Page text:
We are in the age of memes on the internet where seeing an obese cat is funny to the public but it has become an ongoing problem where the cat, alone, becomes victim to obesity. This is a concern for cat owners and Veterinarians. Like any habit, reducing feline obesity needs to be incorporated into a lifestyle change.
Starting while they are kittens is a way to reduce the risk to your cat. As a kitten, they need to be encouraged to have a time set apart as playtime where the pet can burn up some of the calories that could eventually be turned into fat. This is as easy as five-minute sessions twice a day.
Another aspect is food intake. Many owners give in to feeding their cat often when their cat becomes vocal. The answer to this is having the cat feel satisfied without needing extra feedings. There are options to go about this and some your cat may be on board with. Increased fiber and water intake cause increased gastric filling which makes your cat feel full. Canned wet food is a good option for this as it has more water incorporated in the food and typically it is less calorie dense as well. Another option is feeding smaller meals more often throughout the day. This schedule is actually what cats are by nature accustomed to. As cats are known to be able to take care of themselves often times the owner is not around as much. An automatic feeder fixes this problem while removing the urge to fill the bowl more out of guilt or love.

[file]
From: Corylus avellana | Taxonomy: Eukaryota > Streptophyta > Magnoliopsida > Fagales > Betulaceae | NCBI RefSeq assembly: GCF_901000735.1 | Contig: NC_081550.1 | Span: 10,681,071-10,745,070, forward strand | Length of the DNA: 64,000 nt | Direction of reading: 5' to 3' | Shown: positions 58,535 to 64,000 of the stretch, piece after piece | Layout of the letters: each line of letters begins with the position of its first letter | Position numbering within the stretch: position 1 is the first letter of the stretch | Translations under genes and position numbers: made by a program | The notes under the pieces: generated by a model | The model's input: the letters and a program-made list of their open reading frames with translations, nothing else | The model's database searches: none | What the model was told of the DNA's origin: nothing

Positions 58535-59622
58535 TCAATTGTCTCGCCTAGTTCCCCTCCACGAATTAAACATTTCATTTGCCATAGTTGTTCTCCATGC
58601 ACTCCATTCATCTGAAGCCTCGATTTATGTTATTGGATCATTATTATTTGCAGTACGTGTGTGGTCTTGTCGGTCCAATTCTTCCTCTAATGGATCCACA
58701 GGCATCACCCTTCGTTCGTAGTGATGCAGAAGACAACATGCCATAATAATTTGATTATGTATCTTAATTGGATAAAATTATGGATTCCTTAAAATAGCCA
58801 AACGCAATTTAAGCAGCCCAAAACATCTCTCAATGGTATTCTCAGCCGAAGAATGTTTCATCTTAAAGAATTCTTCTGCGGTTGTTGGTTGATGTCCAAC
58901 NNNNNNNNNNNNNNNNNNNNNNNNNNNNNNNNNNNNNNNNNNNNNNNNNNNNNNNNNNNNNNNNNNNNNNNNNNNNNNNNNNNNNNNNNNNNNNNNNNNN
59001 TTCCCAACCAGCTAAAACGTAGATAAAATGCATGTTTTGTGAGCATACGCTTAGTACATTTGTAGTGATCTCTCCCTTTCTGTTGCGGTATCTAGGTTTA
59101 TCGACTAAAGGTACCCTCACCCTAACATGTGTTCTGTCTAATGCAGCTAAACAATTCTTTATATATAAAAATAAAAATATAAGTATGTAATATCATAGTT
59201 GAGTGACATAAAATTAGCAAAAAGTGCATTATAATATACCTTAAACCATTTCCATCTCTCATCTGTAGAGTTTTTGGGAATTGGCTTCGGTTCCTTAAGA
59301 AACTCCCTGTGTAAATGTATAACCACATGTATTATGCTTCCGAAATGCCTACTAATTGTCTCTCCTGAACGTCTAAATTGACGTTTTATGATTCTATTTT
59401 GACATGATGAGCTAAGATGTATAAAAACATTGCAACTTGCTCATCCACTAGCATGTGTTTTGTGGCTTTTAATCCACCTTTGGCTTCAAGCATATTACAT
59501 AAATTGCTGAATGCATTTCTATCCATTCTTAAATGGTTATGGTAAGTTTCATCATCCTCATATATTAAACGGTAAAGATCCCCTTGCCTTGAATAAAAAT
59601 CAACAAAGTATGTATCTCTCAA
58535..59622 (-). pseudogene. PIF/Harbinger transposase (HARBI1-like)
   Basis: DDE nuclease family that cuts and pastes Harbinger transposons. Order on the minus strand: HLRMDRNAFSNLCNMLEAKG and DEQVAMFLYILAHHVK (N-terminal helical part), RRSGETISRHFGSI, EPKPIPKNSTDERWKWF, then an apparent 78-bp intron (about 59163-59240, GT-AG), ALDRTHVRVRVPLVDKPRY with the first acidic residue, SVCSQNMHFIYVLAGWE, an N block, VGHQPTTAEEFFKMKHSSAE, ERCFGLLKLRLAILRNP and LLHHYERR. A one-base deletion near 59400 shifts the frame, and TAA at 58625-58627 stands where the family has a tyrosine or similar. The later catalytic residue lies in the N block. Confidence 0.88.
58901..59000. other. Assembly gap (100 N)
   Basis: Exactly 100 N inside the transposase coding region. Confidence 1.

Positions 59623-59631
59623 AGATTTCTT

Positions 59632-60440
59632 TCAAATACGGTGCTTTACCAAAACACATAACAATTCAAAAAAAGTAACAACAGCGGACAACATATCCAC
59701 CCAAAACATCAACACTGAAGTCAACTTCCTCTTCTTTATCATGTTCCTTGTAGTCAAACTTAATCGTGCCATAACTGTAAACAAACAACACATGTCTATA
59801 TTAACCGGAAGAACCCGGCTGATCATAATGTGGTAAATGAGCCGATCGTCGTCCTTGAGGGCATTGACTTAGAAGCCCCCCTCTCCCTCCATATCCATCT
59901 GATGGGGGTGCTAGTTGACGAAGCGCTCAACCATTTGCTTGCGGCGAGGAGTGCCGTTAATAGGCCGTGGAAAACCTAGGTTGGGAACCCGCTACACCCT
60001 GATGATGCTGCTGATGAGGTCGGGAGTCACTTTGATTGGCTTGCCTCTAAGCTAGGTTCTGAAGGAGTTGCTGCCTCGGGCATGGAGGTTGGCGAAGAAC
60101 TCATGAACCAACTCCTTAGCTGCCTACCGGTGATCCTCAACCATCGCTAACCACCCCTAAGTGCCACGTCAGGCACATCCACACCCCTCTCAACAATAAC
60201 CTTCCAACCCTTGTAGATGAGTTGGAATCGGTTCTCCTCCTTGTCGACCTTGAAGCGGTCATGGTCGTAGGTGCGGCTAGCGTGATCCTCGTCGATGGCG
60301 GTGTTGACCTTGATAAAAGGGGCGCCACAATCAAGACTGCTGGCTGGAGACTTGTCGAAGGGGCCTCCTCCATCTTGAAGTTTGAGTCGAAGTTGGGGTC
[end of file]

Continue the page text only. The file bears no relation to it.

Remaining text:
Lastly is the type of food, if the owner catches themselves still adding a little extra to the food bowl a weight management food could be the best option. This way feeding an amount the owner feels comfortable with can still give the cat a long-term positive effect on their pet’s weight management. At times with these changes, the weight still does not seem to be falling off. This could be caused by giving too many treats. The idea for reducing feline obesity is generally lower intake. Less food can mean an upset kitty but as long as your pet is kept entertained the results will be worth it. If you are having trouble getting your feline friend to lose weight, consult with your Veterinarian. They will be able to assist you in getting on the right track.
Utah Veterinary Hospital
161 East 30 North
American Fork Ut 84003